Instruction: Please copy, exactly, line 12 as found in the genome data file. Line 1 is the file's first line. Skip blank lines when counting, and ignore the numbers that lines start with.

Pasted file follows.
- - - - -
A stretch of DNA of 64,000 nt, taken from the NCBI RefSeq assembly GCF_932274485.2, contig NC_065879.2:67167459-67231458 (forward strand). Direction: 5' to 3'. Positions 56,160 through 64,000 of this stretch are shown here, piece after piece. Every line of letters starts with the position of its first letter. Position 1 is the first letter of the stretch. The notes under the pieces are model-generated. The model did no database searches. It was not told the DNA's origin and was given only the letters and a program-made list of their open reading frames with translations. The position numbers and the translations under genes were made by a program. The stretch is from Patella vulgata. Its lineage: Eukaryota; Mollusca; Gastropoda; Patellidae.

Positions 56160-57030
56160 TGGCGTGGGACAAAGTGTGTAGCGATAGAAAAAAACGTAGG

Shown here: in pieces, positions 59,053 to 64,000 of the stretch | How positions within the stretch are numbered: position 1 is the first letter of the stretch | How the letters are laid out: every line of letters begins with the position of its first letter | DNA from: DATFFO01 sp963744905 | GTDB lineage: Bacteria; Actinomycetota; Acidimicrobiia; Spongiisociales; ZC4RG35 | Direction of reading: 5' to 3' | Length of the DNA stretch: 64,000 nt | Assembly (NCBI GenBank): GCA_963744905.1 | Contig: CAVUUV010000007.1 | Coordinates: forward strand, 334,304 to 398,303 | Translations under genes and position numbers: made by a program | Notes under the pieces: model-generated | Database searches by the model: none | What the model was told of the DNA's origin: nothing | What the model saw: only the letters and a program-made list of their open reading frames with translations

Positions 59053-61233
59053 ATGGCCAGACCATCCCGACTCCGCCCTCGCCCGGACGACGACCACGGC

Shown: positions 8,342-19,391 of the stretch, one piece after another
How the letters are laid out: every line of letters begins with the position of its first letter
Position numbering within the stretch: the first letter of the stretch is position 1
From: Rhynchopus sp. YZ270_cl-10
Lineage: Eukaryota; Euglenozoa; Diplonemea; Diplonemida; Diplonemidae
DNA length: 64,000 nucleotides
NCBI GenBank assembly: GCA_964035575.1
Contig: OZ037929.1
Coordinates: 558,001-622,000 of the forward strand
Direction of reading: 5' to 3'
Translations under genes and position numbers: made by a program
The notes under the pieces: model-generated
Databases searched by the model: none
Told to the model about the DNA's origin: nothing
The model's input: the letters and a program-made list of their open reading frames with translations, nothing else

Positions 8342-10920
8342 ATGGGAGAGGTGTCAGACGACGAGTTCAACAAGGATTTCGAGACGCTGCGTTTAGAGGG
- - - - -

DNA length: 64,000 nucleotides